Videographer/Director Jane Waters Dies

LOS ANGELES — Jane Waters, a videographer and director widely considered one of the best cinematographers in adult film history, has died at the age of 68.

Waters, whose real name was John Keeler, passed away of a heart attack in Pittsburgh over the weekend, Bill Margold, the industry historian who was Waters’ longtime friend and collaborator, told XBIZ Tuesday.

“I truly loved the man,” Margold said. “I had unbelievable admiration and affection for him.”

Margold called Keeler one of porn’s great “unsung heroes.”

“I don’t know of any other man who never got the credit he deserved more than Keeler,” Margold said. “He’s a man who shot for all the people who went on to become famous and he never got the fame he deserved.”

Keeler came up with his stage name after editing the 1985 classic VCA movie “New Wave Hookers” as a homage to mainstream filmmaker John Waters.

“And the legend began to grow,” Margold said. “I think men who can use female stage names are quite comfortable with their sexuality.”

Waters had more than 50 porn directing credits, including "Traci's Big Trick" in 1987 and "Barely Legal 51 & 52" in 2005. But he became better known as a cinematographer and director of photography for scores of other adult movies in addition to a handful of mainstream films including "Wild Child" (1991), "Little Corey Gorey" (1993) and "Adventures in Pornoland" (2008).

Among the high-profile producer/directors who have worked alongside Waters are John Stagliano, Paul Thomas and Rob Black, among numerous others.

Stagliano told XBIZ, "John Keeler was the first real cinematographer I worked with. We won Best Film for our work on 'Wild Goose Chase' in 1990. John cared intensely about doing a good job. He was emotionally invested in his work. I would run into him over the years out in Malibu and it was always a great pleasure to talk to him. He was very artistically motivated and his take on things was always fascinating."

Thomas told XBIZ Tuesday he had a long conversation with Waters about three weeks ago, speaking to him for the first time in an extended period.

"He seemed to be happy," said Thomas, who knew him for 30 years. "We worked together constantly over the years. Next to [Ralph Parfait], he’s the second guy I worked with the most. He was the most artful cameraman in the business. He composed more artful shots than anyone I’ve ever worked with."

Thomas continued, "He was also extremely temperamental. He and I used to get into big cat fights. I remember on 'Bonnie & Clyde' with Racquel Darrian [in 1993] he walked off the set. He walked off the set with me regularly, it was just part of our routine.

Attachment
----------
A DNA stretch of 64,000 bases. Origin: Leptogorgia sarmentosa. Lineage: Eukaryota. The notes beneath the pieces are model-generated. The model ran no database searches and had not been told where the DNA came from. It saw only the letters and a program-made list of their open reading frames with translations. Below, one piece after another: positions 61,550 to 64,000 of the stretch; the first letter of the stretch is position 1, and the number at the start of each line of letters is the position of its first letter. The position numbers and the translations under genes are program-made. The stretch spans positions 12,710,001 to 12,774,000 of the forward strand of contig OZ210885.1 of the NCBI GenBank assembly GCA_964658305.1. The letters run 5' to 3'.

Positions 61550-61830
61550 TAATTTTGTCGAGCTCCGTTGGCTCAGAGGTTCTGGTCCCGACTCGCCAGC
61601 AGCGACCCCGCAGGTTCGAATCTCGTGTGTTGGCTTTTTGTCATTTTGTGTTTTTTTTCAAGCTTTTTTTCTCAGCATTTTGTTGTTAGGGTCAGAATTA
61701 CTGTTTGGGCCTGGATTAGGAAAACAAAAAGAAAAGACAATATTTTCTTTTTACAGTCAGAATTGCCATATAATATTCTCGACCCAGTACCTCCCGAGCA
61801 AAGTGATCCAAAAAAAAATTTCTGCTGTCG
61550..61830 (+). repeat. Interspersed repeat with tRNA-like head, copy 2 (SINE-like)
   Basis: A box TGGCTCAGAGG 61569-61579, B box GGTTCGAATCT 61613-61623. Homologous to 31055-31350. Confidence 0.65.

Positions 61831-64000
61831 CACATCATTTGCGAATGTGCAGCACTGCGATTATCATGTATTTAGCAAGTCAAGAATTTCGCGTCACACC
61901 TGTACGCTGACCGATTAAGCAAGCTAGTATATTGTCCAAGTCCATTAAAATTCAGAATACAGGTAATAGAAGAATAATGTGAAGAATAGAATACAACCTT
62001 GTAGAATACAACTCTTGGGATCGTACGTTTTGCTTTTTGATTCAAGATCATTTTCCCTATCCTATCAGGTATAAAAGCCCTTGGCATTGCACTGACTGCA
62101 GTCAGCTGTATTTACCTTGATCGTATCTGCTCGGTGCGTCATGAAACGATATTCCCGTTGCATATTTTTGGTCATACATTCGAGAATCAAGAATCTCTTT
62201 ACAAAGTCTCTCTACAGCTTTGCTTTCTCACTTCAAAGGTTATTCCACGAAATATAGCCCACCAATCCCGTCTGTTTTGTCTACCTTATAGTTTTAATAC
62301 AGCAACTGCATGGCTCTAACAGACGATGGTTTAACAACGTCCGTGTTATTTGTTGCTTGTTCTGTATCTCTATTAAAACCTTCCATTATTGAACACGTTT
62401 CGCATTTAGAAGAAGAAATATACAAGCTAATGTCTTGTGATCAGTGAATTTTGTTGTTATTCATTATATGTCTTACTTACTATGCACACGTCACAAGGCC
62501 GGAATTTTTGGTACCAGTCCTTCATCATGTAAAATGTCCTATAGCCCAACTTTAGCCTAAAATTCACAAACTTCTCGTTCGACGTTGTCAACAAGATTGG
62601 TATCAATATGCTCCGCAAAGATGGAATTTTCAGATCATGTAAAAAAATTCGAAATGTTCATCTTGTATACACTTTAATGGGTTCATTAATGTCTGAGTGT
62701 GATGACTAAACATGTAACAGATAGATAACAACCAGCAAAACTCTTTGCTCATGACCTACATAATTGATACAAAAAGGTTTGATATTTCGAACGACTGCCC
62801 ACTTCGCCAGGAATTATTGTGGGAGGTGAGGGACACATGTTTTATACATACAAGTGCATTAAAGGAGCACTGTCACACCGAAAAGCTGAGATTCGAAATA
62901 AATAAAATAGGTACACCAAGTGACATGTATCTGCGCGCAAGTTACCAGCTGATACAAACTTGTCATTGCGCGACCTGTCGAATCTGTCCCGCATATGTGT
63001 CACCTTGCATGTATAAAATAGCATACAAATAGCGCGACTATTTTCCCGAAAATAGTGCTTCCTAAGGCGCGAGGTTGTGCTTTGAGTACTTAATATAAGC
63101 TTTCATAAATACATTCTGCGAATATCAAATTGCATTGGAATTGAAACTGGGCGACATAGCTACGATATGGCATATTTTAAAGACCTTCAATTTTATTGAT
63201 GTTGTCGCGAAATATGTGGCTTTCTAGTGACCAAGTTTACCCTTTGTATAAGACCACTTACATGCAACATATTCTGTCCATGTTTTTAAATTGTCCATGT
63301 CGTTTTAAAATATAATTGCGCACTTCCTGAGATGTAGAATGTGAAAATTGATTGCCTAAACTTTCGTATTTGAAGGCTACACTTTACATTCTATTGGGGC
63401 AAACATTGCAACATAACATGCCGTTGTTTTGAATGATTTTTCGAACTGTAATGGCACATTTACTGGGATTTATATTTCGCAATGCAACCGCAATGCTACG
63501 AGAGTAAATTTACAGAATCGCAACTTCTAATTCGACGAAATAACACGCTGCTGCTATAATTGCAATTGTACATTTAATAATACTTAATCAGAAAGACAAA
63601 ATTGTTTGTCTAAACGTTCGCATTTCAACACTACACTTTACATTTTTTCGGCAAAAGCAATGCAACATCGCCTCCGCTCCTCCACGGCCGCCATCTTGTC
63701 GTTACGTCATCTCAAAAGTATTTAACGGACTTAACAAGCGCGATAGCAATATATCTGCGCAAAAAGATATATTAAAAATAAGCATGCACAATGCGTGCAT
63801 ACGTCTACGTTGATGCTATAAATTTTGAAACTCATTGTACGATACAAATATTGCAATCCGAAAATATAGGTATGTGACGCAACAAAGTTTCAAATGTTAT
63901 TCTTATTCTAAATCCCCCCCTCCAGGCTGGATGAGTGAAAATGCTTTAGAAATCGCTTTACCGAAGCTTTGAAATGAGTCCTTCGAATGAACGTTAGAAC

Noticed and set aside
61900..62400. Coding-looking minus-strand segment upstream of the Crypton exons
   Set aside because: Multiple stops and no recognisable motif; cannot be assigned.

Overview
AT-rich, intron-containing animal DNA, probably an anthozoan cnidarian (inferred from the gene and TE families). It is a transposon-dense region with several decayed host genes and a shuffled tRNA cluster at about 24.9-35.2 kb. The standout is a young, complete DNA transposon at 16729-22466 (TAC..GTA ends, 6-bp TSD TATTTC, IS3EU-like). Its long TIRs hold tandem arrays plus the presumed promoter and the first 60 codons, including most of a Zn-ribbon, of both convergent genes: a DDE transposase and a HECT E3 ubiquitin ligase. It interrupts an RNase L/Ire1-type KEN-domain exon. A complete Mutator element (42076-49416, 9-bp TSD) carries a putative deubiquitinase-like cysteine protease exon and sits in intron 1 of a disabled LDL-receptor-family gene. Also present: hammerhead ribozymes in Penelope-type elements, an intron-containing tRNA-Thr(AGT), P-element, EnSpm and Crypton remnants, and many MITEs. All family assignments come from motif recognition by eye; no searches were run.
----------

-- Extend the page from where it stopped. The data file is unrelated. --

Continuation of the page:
"But we remained very good friends. He was one of the few people I continued to talk to after I left Vivid [in 2009]. He was a very, very unique guy — sober and very intelligent, a very sensitive artist.

"He certainly seemed to have tons of life left in him."

Thomas recalled that he met Waters, who had roots in western Pennsylvania and upstate New York, because both were dating the same porn star at the same time.

"I did a lot of big shows with him. He was the head of everything technical," Thomas said. "He absolutely composed the prettiest shots that I’ve seen. He taught me how to compose a shot with movement and texture, not to just square it off and shoot it. It’s real sad, he’ll be missed."

Rob Black said much of his work with Waters remains among the finest of his career.

"Keeler was a true legend and he was my camera guy for some of my best movies I have done to date," Black told XBIZ. "Part of his magic helped create some of my best work. He will be missed."

Veteran performer/director Tom Byron said he knew Waters since the early 1980s.

"We've spent a lot of long hours on many sets together," Byron said. "Yes, he could be temperamental (as I think most creative people are), but not from an ego standpoint. It was because he cared about what he was doing, and when people didn't take it seriously, it frustrated the hell out of him. He was a real visual artist with a great eye for lighting and composition."

Byron continued, "The 'Gonzo Glut' of the 90's and early 2000's sort of phased out his style of shooting, unfortunately. Although he was more than capable of producing great all-sex titles, like he did with the 'Nightstalker' series for Extreme. I for one am really glad our industry has gone back to producing a lot of high-quality features like the ones John used to shoot. RIP John Keeler."

Jared Rutter, the former chairman of the X-Rated Critics Organization (XRCO), also knew Waters.

“He was well-known for his lighting,” Rutter said. "It was kind of old-school.”

Margold said that Waters was the lead photographer on an industry-positive project that never got finished called “We Are the World XXX.” He added that he is already trying to resurrect the project in honor of Waters and “anyone who has fallen from the first 40 years.”

Keeler is survived by his wife Tilly and an older sister.

“He had a beautiful relationship with Tilly," Margold said. "They were a really loving couple. I’m very lucky to have known him.”